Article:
Microsoft stopped making the Microsoft Band fitness tracker back in 2016, but it still worked for anybody who bought one — like a Fitbit or Apple Watch, the Microsoft Band used an app to help users track their health.
On May 22, though, that all changes because Microsoft will turn off the Microsoft Band’s online services, as well as the Microsoft Health Dashboard, and remove the apps for download across iPhone, Android, and Windows.
To make it up to users, Microsoft is offering a partial refund for anybody who bought the original Microsoft Band, released in 2014, or the Band 2 from 2015.
For owners of the original device, Microsoft will pay out $80, and Band 2 owners will get $175. The only stipulation is that you have to have synced a Band to the app between December 1st, 2018, and March 1st, 2019, meaning it’ll be limited to only active users. If your device is under warranty, however, you’ll get the refund no matter what.
It appears that the Microsoft Band will still have some use, even without those backend services: You can use one to track your heartbeat, count steps, set an alarm, or do anything else that doesn’t need an internet connection. However, Microsoft said, if you reset a Band, it will be impossible to set it up again.
The Microsoft Band was a little ahead of its time: While it was primarily a fitness-focused device, it came with some smartwatch-style features, including the Cortana voice assistant and the ability to pay for Starbucks with a displayed barcode. However, it got extremely lukewarm reviews, with users complaining that it was clunky and inaccurate.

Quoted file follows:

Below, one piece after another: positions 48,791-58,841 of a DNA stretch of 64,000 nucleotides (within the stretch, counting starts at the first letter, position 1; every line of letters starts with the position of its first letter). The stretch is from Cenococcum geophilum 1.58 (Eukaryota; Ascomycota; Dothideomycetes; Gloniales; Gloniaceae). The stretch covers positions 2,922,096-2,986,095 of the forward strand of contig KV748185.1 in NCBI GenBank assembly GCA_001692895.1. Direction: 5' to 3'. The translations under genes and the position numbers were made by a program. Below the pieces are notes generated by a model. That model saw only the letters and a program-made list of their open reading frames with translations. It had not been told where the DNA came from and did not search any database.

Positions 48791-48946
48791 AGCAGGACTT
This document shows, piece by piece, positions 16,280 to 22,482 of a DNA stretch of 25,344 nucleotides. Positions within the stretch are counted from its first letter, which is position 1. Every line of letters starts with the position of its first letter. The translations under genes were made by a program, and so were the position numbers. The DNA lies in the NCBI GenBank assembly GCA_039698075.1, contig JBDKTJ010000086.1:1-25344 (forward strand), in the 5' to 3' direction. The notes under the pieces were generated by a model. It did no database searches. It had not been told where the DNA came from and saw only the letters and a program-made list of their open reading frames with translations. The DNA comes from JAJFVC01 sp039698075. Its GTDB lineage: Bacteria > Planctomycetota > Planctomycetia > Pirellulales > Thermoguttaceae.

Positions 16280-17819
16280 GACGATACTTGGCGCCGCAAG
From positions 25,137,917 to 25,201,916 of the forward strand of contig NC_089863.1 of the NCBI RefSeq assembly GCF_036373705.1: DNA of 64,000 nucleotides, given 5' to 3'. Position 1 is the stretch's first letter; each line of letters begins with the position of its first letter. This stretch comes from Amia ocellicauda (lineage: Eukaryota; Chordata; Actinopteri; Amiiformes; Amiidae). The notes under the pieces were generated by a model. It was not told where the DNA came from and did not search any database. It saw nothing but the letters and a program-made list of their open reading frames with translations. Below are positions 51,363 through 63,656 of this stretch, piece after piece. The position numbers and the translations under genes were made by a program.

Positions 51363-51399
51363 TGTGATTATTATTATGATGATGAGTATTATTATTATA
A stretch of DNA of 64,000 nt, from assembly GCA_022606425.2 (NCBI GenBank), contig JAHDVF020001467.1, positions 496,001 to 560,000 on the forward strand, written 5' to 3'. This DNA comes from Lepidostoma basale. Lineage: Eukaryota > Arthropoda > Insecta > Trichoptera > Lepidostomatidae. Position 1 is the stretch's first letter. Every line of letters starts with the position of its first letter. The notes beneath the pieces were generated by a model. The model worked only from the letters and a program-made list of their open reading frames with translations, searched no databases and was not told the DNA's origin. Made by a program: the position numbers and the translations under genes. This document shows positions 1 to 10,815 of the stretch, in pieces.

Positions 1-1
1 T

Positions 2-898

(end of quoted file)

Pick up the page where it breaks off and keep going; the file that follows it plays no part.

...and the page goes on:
The Microsoft Band 2 added more apps and brought a revamped design — but it was released after the Apple Watch, which stole much of its thunder. Plans for a third-generation device were scrapped, and the entire Microsoft Band line was discontinued in 2016.
Still, this misfire aside, the Microsoft Band was part of Microsoft’s renewed assault on the hardware market, presaged by the surprising success of 2014’s Surface Pro 3. The overall quality of the Surface line shows that Microsoft’s hardware lineup still has a lot of promise — just, perhaps, not on the wrist.
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